Suckling-induced attenuation of plasma cortisol concentrations in postpartum lactating women

Endocr Res. 1994 Feb;20(1):79-87. doi: 10.3109/07435809409035858.

Abstract

The effect of suckling on serum cortisol concentrations was assessed in postpartum lactating women studied during serial breast feeding sessions 1-24 weeks postpartum. The mean +/- SD serum cortisol concentration at 15 min after the start of nursing, 9.8 +/- 3.89 micrograms/dl, was significantly lower, P = 0.001, than prior to the start of nursing, 13.2 +/- 5.92 micrograms/dl. The decline in the serum cortisol concentrations in the breast feeding women was not due entirely to the normal metabolism of the hormone or the normal circadian variation in cortisol secretion. These studies complement and expand upon a recent report [3] of a significant decrease in plasma adrenocorticotrophic hormone in breast feeding women studied one week postpartum. The neuroendocrine mechanisms responsible for this effect in women have yet to be defined.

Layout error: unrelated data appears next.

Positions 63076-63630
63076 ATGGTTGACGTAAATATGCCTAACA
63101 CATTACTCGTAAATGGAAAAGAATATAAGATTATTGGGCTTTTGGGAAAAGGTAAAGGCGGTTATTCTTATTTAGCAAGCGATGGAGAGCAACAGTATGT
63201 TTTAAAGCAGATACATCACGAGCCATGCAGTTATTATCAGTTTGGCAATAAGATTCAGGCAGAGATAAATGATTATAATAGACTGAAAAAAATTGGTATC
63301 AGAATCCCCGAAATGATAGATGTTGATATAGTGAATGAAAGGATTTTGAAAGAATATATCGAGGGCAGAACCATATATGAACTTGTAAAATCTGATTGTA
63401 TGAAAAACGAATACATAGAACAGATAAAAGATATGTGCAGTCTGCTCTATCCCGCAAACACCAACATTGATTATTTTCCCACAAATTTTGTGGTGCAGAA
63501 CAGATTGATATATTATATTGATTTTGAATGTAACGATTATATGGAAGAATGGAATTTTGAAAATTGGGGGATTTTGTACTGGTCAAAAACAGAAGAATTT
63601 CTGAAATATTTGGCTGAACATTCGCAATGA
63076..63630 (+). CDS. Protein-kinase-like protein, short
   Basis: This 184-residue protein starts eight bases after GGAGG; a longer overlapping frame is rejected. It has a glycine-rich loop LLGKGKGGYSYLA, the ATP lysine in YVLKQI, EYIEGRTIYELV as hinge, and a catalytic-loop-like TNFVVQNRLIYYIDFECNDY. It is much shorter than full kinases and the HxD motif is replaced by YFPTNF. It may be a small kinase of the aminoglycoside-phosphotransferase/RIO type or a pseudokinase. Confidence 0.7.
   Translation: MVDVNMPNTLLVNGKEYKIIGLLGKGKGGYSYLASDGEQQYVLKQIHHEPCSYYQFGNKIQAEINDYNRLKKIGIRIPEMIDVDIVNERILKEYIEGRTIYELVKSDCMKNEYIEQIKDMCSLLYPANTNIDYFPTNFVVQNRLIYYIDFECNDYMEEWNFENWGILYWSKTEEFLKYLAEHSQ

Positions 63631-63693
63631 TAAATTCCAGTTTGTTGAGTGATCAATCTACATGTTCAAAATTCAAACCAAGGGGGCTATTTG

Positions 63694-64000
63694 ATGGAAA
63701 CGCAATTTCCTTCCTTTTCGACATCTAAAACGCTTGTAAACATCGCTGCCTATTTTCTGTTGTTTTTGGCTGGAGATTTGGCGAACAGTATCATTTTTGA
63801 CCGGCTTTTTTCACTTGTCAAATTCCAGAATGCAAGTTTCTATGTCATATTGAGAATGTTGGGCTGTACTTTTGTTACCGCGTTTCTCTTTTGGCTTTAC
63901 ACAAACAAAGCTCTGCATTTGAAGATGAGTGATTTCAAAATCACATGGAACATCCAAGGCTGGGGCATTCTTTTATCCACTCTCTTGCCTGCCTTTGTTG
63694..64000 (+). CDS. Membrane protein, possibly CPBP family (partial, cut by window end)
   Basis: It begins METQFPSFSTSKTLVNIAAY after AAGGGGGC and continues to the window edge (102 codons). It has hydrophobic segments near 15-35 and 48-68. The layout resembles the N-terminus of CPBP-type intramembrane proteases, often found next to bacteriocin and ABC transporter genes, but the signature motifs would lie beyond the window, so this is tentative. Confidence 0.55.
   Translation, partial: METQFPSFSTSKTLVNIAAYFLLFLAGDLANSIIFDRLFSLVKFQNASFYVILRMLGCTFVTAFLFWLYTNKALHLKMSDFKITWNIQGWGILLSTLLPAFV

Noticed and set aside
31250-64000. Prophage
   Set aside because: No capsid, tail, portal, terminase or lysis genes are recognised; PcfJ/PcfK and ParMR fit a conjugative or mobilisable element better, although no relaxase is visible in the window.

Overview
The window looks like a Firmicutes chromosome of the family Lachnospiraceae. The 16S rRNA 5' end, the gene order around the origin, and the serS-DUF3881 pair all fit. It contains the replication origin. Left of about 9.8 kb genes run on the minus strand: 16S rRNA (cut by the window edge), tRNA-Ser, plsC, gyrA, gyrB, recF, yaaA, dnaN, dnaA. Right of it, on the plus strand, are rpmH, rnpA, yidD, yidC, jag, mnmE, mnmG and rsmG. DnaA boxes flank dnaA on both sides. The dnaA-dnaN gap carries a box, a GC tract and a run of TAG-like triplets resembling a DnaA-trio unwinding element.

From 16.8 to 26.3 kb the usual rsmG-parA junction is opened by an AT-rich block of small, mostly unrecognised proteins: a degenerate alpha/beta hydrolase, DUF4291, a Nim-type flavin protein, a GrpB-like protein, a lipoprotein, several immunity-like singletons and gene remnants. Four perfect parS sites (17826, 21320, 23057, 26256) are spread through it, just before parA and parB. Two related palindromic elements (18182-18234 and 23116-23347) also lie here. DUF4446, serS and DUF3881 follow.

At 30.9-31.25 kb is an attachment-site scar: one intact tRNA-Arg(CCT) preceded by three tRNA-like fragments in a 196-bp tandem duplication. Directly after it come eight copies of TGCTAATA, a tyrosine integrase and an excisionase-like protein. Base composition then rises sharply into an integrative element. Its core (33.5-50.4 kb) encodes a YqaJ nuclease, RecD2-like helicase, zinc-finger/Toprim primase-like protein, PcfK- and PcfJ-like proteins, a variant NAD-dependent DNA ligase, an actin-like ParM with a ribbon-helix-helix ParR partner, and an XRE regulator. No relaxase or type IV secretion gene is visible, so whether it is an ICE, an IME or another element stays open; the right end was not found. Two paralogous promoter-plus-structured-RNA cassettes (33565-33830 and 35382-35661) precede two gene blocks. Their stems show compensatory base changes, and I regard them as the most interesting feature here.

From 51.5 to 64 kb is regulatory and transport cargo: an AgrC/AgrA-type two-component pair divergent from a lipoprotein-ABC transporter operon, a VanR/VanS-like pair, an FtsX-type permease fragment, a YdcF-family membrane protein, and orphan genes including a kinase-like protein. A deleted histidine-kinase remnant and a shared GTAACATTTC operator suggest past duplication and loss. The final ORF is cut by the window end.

Publication types

  • Research Support, U.S. Gov't, Non-P.H.S.
  • Research Support, U.S. Gov't, P.H.S.

MeSH terms

  • Adrenocorticotropic Hormone / blood
  • Adult
  • Breast Feeding*
  • Circadian Rhythm
  • Female
  • Humans
  • Hydrocortisone / blood*
  • Lactation / physiology*
  • Oxytocin / blood
  • Periodicity
  • Postpartum Period / physiology*

Substances

  • Oxytocin
  • Adrenocorticotropic Hormone
  • Hydrocortisone